Example:

+^multi -commands=set -name=example -xecute=<<
 do ^test1
 do stop^test2
 >>

[-pieces=int1[:int2][;…]]

If cmd is S[et], you can specify an optional piece list sequence where int2>int1 and int1:int2 denotes a integer range from int1 to int2. The trigger gets executed only when any piece from the specified piece list changes. If your trigvn has a list “Window|Chair|Table|Door” and you want to execute the trigger only when the value of the 3rd or 4th piece changes, you might specify the following trigger definition:

+^trigvn -commands=S -pieces=3;4 -delim="|" -options=NOI,NOC -xecute="W ""3rd or 4th element updated."""
YDB>W ^trigvnWindow|Chair|Table|Door|
YDB>s $Piece(^trigvn,"|",3)="Dining Table"
3rd or 4th element updated.

This trigger is not executed if you change the first element. For example:

S $Piece(^trigvn,”|”,1)=”Chandelier”

does not invoke the trigger.

You can also specify a range for your piece sequence. For example, 3:5;7;9:11 specifies a trigger on pieces 3 through 5,7 and 9 through 11. YottaDB merges any overlapping values or ranges - for example, 3:6;7 is the same as 3:7.

[-[z]delim=expr]

If cmd is S[ET] , you can specify an optional piece delimiter using -[z]delim=expr where expr is a string literal or an expression (with very limited syntax) evaluating to a string separating the pieces (e.g., “|”) in the values of nodes, and is interpreted as an ASCII or UTF-8 string based on the environment variable ydb_chset. To allow for unprintable delimiters in the delimiter expression, MUPIP TRIGGER only accepts $CHAR() and $ZCHAR() and string concatenation (_) as embellishments to the string literals. If zdelim specifies a delimiter, YottaDB uses the equivalent of $ZPIECE() to match pieces and to identify changes in $ZTUPDATE() (refer to the ISV description for additional information); otherwise, if delim specifies a delimiter, YottaDB uses the equivalent of $PIECE() for the current mode (M or UTF-8). Specifying a delimiter for cmd other than S[ET] or specifying both delim and zdelim for the same trigger each produce an error.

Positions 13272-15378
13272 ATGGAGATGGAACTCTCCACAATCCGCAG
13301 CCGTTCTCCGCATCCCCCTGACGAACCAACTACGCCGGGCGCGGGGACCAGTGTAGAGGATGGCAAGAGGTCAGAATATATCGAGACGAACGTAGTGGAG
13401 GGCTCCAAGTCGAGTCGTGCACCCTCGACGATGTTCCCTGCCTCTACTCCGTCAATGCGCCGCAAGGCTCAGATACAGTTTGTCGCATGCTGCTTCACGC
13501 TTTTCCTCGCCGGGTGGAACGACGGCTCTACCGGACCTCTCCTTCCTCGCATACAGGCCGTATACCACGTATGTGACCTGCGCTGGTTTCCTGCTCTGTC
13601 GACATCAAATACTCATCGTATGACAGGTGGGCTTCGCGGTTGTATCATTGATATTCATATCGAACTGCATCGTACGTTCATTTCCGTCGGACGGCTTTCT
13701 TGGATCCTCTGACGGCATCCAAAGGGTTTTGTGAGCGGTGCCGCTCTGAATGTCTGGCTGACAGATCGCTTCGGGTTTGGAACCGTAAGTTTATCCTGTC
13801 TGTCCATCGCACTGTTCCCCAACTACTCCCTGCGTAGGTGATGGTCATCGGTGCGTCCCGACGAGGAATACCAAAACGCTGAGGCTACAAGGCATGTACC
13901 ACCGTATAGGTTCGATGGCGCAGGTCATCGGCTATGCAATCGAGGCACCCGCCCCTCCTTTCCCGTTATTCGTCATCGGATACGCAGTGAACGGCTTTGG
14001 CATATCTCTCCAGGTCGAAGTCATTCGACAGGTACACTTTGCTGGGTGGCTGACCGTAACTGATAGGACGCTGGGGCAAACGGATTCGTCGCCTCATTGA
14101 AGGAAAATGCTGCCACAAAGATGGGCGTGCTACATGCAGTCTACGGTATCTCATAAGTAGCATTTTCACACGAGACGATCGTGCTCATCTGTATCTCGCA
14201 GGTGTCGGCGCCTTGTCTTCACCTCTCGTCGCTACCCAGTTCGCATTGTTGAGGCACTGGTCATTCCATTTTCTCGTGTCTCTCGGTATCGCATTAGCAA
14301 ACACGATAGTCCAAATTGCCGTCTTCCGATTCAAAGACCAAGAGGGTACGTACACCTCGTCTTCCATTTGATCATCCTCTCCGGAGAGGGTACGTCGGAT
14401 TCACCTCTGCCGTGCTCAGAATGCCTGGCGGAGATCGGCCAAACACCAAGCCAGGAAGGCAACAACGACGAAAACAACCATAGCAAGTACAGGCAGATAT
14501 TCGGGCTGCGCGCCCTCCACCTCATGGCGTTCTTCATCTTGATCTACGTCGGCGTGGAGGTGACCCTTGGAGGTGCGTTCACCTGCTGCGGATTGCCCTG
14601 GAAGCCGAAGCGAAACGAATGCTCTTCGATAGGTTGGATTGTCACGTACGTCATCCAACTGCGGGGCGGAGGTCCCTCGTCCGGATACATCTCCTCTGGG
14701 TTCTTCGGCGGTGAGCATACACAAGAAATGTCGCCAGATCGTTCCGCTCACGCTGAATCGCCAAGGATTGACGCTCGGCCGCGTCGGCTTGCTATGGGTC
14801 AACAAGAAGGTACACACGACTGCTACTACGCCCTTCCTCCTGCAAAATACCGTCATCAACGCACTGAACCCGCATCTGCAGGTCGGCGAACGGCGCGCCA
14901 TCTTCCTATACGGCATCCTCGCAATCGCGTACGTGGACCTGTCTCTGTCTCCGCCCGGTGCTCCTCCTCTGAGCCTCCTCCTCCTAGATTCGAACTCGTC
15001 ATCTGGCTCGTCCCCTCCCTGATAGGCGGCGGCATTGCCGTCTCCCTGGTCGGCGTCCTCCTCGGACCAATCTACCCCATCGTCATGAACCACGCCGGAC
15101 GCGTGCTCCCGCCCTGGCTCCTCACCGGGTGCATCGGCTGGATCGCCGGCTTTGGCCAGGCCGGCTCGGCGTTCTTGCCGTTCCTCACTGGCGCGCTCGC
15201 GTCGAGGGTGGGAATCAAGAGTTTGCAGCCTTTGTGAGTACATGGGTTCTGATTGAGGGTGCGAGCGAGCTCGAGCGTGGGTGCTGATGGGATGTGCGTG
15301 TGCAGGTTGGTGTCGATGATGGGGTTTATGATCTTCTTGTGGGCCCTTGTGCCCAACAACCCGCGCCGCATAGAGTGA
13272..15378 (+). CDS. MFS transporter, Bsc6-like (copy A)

[-options= {no]i[solation]|[[no]c[onsistencycheck]}…

You can specify [NO]ISOLATION or [NO]CONSISTENCYCHECK as a property of the triggered database updates. NOISOLATION is a facility for your application to instruct YottaDB where the application logic and database schema take responsibility for ensuring the ACID property of ISOLATION, and that any apparent collisions are purely coincidental from multiple global nodes resident in the same physical block which serves as the YottaDB level of granularity in conflict checking. In the current release, this trigger designation is notational only - you must still implement NOISOLATION at the process level with the VIEW command, but you can use the trigger designation in planning to move to schema-based control of this facility. NOCONSISTENCYCHECK is a facility for your application to instruct YottaDB that application logic and schema take responsibility for ensuring the ACID property of CONSISTENCY. The [NO]CONSISTENCYCHECK feature is not yet implemented and will be made available in a future YottaDB release. For now, you can plan to move CONSISTENCY responsibility from your application to a trigger and implement it later when this feature becomes available. Note: -options are not part of the trigger signature and so can be modified without deleting an existing trigger.

[-name=strlit2]

strlit2 is a user-specified trigger name. It is an alphanumeric string of up to 28 characters. It must start with an alphabetic character or a percent sign (%). Note: -name is not part of the trigger signature and so can be modified without deleting an existing trigger. Note also that the name can be used to delete a trigger - this alternative avoids potential issues with text variations in the code associated with the -xecute qualifier which is part of the trigger signature when the variations do not have semantic significance.